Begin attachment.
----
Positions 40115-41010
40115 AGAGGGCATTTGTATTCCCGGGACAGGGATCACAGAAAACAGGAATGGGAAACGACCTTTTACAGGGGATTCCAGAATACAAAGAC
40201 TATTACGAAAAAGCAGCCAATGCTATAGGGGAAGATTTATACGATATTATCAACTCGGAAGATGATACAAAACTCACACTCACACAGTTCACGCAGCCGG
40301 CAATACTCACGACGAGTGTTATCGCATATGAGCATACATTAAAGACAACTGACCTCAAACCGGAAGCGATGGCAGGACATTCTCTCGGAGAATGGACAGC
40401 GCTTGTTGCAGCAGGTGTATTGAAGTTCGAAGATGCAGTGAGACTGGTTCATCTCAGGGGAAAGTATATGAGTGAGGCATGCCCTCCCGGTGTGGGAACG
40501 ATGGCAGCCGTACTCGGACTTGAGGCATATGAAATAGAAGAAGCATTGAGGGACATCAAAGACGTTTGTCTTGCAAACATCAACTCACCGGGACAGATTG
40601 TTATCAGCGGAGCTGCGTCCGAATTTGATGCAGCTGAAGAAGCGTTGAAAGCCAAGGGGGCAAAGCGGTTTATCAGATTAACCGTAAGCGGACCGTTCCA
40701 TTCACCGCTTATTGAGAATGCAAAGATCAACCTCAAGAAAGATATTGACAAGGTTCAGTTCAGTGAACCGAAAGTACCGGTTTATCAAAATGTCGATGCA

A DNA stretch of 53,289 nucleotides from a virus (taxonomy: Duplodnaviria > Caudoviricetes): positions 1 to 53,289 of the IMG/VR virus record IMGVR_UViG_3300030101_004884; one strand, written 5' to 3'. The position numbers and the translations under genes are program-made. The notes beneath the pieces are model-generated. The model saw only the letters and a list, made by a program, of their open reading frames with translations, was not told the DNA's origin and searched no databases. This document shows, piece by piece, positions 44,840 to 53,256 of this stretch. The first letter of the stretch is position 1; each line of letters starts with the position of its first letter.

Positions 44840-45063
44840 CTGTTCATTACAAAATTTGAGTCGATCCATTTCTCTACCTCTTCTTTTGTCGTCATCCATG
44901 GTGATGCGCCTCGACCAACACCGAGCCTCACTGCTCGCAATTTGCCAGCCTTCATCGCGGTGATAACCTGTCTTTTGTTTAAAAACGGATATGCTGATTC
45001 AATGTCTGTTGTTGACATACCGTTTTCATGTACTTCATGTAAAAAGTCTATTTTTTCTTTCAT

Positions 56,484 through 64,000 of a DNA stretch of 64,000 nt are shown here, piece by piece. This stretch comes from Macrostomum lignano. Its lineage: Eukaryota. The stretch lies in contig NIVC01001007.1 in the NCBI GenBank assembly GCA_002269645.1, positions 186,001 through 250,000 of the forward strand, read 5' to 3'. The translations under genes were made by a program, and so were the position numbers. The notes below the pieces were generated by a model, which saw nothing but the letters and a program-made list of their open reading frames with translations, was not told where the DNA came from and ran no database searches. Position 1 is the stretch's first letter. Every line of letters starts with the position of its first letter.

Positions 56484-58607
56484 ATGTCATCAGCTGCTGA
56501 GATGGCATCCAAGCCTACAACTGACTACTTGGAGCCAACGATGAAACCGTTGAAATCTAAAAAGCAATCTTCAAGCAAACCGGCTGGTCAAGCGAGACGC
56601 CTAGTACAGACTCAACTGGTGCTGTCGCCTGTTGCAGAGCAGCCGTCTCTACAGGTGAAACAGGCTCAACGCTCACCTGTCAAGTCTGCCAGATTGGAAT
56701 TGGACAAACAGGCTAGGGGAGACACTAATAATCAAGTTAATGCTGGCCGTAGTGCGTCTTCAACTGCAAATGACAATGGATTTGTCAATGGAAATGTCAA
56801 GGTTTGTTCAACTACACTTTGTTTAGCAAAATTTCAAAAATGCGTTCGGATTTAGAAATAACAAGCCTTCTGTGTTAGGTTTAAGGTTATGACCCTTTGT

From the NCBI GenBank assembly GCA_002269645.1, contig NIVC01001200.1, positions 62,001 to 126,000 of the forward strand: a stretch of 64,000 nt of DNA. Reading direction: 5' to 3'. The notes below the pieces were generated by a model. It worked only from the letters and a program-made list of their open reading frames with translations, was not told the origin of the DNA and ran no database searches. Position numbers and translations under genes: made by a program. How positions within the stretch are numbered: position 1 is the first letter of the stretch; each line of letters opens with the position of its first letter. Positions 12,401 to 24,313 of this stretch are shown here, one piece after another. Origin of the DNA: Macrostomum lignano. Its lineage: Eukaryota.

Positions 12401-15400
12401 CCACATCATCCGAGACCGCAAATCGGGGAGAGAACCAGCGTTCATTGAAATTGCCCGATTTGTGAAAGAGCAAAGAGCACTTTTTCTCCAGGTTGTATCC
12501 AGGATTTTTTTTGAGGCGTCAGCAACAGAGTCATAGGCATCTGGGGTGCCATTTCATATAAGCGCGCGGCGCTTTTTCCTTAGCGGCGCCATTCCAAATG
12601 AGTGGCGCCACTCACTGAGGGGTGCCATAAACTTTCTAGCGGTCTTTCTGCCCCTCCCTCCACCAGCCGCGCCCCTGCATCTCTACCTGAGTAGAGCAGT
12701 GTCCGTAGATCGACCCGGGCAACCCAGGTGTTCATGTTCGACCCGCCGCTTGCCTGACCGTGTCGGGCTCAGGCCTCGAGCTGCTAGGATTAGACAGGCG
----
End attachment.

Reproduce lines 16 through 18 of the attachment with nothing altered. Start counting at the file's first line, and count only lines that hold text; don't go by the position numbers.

56484 ATGTCATCAGCTGCTGA
56501 GATGGCATCCAAGCCTACAACTGACTACTTGGAGCCAACGATGAAACCGTTGAAATCTAAAAAGCAATCTTCAAGCAAACCGGCTGGTCAAGCGAGACGC
56601 CTAGTACAGACTCAACTGGTGCTGTCGCCTGTTGCAGAGCAGCCGTCTCTACAGGTGAAACAGGCTCAACGCTCACCTGTCAAGTCTGCCAGATTGGAAT